A covered call is an investment strategy combining ownership of a stock with a short options position in the same stock. It is also called a buy-write position, since the investor buys the stock and writes, or sells, a call option on the stock. A covered call position will outperform the performance of the stock alone if the stock price remains the same or goes down; however, if the stock price goes up significantly, a covered call position will under-perform versus the stock alone.
Covered calls provide the investor with an additional source of income above the fluctuations in stock price and any dividend distributions. This additional income comes from the premium received when the call option is sold. Assuming you sell an out-of-the-money call option, your covered call position will outperform the stock alone if the stock trades flat or lower over the life of the option. However, even if the stock trades higher, your covered call position won’t lose money; your upside potential has been just been limited to the strike price of the call option you sold.
The top ten reasons to establish covered call positions are:
1) You believe the long-term prospects of the stock are good, but short- to mid-term you believe the stock will trade slightly lower.
2) You believe the long-term prospects of the stock are good, but short- to mid-term you believe the stock will trade flat.
3) You are a long-term, diversified investor, but you are bearish about the near-term overall market performance and you want to increase your near-term returns.
4) You really like a particular stock, but you foresee a rough spot in the near future; you want to hold the stock for the long run, but want to ease the pain of a short-term downturn.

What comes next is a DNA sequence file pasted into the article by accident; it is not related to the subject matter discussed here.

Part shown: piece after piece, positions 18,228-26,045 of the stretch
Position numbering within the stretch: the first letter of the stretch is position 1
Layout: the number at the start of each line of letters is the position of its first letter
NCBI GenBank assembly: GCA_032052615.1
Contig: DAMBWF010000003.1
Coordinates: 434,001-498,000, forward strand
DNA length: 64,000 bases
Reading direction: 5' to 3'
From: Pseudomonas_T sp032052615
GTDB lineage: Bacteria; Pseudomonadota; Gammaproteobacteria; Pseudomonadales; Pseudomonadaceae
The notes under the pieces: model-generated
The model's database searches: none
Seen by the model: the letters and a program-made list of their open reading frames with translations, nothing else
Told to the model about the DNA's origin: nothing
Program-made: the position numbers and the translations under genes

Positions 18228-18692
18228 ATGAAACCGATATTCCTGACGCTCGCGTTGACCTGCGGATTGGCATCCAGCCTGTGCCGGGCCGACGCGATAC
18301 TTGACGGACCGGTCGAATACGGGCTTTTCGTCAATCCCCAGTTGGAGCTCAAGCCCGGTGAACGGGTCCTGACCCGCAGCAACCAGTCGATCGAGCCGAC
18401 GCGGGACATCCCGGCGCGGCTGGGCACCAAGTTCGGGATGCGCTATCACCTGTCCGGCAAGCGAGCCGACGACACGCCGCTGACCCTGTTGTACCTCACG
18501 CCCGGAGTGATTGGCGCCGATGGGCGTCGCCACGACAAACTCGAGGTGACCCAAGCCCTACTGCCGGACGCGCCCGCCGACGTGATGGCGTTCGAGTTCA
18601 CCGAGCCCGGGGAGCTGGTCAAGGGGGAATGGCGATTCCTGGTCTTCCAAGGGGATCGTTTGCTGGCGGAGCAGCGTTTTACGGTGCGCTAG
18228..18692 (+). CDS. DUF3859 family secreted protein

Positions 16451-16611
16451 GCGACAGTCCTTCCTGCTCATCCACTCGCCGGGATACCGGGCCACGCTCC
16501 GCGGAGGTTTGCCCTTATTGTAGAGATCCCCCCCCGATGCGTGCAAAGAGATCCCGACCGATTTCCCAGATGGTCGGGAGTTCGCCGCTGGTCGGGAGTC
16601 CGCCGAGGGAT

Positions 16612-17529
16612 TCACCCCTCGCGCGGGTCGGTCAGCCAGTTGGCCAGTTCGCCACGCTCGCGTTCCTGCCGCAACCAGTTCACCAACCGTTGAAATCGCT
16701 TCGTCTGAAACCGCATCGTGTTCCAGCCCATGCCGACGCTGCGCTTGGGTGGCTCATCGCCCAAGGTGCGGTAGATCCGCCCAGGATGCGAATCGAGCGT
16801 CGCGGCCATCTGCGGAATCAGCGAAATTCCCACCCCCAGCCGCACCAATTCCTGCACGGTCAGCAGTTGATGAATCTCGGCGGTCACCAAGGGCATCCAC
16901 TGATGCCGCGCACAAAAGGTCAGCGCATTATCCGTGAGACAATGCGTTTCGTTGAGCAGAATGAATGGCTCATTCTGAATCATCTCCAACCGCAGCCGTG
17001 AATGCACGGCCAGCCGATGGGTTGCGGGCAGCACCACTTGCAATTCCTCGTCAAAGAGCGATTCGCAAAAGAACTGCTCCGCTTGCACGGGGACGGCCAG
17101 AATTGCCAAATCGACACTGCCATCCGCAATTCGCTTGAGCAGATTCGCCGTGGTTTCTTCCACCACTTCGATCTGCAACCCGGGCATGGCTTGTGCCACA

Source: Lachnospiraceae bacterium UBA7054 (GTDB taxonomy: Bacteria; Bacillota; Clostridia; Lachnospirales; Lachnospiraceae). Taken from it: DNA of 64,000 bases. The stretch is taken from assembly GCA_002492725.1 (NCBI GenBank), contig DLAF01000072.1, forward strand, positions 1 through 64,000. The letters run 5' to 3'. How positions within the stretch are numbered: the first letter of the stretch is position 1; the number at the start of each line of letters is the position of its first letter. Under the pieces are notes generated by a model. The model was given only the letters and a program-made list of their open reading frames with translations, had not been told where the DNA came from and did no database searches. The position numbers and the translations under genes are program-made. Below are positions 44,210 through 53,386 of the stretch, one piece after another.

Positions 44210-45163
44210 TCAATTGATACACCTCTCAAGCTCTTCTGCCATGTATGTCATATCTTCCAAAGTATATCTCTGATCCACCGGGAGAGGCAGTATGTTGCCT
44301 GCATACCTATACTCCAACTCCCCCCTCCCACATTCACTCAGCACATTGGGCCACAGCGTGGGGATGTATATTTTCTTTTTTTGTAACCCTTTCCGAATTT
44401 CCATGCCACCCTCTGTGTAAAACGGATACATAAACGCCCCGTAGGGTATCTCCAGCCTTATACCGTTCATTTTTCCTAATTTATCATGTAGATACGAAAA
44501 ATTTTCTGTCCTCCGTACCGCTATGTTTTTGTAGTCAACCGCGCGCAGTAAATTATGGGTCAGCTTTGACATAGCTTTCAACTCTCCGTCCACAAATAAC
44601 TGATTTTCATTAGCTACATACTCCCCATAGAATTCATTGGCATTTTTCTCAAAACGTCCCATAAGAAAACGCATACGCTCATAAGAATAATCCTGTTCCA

5) You are new to options trading, and would like to try a lower-risk strategy to get your feet wet.
6) You want to make money in all market conditions, even downturns in the market.
7) Your portfolio’s returns are anticipated to be lower than you’d like in the near future.
8) You would like to create an investment with a risk profile greater than that offered by bonds, but less risky than outright stock ownership.
9) You want to leverage your long-term investments to increase short-term returns.
10) You want to increase returns from a stock that has been and is expected to continue trading in a defined price range.
Overall, covered calls are a great way to generate increased earnings from under-performing long-term investments. Covered calls do not eliminate all of the downside risk of owning a stock; therefore, if you are seriously concerned about the long-term value of a stock you own, you should look to another more vigorous hedging strategy. However, covered calls are a great way to maximize short term investment returns in a slightly bearish or uncertain environment.